A guide to cyber insurance

What is cyber insurance?

Any business can experience a data breach or cyber-attacks. If the worst does happen, it can have serious repercussions for your reputation and your clients' businesses - not to mention the cost of any legal fees, compensation claims and notifying those affected.

Cyber insurance is designed to cover you for breach of data protection laws (where insurable by law) and your liability for handling data, cyber liability insurance can also provide cover for extortion, system rectification costs, plus PR expenses and financial loss due to system downtime.

Cyber insurance guide


Who is cyber insurance for?

Firstly, even if you're not 'in the cloud' or get 'big data', read on. Few businesses can get by today without some form of technology, whether it's a website, data servers or basic online software. Even with a small IT footprint, cyber-attacks can still be a risk. And if you're one of those whose whole world is 'in the cloud', your risk could be even greater.


What are the risks?

Data breaches and hacking are big news, with frequent reports showing the damage they can do to business reputations, customer trust and the bottom line. And it isn't just big businesses affected. You also have data protection laws to think about, with penalties of up to €20m or 4% of annual turnover if your business fails to comply with the General Data Protection Regulations.

The extent of your risk depends on the number and type of records you hold, along with the network security and backup measures you have in place. The origin of data can also be an issue, as different data protection regulations apply to most overseas jurisdictions.


Things you can do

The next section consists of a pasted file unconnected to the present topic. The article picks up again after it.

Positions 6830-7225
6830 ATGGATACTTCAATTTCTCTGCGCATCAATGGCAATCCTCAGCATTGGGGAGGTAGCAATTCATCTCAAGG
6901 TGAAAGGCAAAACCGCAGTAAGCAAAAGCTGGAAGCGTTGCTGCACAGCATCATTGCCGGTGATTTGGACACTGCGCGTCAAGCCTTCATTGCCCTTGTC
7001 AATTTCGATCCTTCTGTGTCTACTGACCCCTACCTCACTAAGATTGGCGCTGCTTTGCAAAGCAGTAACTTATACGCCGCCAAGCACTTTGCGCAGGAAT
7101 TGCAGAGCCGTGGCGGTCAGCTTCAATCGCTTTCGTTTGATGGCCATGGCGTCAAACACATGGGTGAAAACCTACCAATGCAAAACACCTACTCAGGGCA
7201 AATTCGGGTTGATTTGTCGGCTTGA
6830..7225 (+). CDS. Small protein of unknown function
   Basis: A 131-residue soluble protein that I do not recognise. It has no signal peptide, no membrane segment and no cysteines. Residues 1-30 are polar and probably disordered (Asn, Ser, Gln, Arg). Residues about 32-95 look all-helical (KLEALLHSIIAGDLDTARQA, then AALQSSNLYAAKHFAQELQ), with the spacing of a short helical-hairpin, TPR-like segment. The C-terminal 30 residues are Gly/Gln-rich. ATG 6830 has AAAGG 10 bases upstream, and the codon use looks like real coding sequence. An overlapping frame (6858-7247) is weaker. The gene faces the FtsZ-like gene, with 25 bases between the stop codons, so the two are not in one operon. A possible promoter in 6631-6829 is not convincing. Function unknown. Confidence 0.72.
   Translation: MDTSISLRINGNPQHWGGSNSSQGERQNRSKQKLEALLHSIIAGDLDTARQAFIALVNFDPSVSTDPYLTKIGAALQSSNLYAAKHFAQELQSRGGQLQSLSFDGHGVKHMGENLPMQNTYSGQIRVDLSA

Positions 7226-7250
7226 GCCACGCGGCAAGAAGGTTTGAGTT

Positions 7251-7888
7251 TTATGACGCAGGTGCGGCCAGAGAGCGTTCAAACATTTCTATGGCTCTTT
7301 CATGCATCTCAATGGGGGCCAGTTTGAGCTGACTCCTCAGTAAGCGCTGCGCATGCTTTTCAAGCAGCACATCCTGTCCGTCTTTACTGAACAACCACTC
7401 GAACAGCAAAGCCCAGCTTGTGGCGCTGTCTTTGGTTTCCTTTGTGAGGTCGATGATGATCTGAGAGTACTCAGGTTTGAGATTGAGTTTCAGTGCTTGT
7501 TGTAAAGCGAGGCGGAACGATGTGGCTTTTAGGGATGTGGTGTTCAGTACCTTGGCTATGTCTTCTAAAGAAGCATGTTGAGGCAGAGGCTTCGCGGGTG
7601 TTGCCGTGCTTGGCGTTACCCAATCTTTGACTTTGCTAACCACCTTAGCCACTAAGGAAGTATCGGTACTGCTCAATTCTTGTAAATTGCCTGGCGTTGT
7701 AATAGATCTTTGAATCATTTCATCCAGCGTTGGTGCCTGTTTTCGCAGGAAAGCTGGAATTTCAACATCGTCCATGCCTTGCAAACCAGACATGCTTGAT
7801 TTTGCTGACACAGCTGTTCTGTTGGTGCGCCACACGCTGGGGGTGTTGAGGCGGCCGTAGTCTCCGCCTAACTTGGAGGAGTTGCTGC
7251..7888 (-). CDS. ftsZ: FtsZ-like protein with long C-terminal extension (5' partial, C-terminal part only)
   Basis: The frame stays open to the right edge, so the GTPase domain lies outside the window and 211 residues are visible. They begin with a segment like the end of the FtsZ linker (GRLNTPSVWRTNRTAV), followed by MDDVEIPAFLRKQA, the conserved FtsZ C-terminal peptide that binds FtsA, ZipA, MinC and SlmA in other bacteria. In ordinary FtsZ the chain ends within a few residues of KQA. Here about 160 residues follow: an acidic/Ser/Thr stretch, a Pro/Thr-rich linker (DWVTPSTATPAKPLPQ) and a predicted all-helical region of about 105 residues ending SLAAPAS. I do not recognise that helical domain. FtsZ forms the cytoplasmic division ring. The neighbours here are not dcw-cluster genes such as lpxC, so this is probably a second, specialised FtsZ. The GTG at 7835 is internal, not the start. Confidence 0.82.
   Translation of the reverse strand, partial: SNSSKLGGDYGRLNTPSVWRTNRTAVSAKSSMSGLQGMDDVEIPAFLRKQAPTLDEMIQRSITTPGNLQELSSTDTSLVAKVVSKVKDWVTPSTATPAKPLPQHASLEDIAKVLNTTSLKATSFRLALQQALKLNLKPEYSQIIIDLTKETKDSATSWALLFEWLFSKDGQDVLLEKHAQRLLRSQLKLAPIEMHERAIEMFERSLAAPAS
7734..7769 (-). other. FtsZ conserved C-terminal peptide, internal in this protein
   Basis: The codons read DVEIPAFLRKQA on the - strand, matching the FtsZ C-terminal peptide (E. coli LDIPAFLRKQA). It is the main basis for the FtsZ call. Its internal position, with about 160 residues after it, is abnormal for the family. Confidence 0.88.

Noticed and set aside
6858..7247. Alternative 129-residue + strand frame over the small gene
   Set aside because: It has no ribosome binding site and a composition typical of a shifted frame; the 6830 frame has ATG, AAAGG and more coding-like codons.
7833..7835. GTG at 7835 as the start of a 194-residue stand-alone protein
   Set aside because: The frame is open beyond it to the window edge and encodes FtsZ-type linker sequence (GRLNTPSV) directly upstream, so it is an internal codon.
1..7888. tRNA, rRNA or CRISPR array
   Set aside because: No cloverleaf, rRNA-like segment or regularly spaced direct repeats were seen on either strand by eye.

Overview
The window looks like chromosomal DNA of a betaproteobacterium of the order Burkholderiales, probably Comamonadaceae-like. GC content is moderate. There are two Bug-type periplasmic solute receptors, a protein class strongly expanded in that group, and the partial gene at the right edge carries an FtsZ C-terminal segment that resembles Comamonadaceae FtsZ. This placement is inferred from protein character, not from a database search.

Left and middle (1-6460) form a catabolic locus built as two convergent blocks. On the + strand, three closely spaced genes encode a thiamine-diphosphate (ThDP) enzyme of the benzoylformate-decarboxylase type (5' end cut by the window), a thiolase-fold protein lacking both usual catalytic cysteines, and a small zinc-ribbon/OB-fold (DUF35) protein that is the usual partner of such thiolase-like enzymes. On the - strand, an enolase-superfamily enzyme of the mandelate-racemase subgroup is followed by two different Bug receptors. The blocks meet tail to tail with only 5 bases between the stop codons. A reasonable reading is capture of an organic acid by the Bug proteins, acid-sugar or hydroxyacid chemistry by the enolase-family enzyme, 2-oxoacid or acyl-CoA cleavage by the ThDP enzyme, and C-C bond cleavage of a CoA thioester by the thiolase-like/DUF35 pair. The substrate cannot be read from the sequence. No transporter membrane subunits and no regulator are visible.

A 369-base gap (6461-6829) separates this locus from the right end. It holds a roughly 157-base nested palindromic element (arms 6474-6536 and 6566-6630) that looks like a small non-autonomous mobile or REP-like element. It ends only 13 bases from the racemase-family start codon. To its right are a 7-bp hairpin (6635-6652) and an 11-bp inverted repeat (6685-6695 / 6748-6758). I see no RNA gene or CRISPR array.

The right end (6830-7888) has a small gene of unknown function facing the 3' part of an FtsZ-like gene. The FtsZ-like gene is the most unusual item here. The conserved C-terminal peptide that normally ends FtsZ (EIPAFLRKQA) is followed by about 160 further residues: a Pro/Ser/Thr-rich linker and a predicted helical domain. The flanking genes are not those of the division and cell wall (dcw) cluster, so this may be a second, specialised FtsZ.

Keep track of the data you hold and if you don't need it, delete it. Anonymising personal information is another good way of staying protected. If your data still lives in excel spreadsheets, then consider updating your systems. There might be a solution that not only provides security but also improves efficiency and productivity. Carefully vet all suppliers first, of course. Finally, if you're not sure then seek professional advice – not everyone knows the latest encryption practices!


What to watch out for

Cyber insurance is closely linked to professional indemnity insurance, so make sure your provider has a good technical understanding of how they work together. Note that when you take out a cyber liability insurance policy, you will need to disclose the type of data you're holding. This is particularly important for financial information. Also consult your policy if anything changes in your business, as this may affect its validity. Disclose things that change ASAP – even before they happen.

Once you've completed a quote, you'll be able to view a summary of cover. Please always refer to your policy documents for full details around exclusions, terms and limits of your customised cover. Read our guide to understanding your policy documents.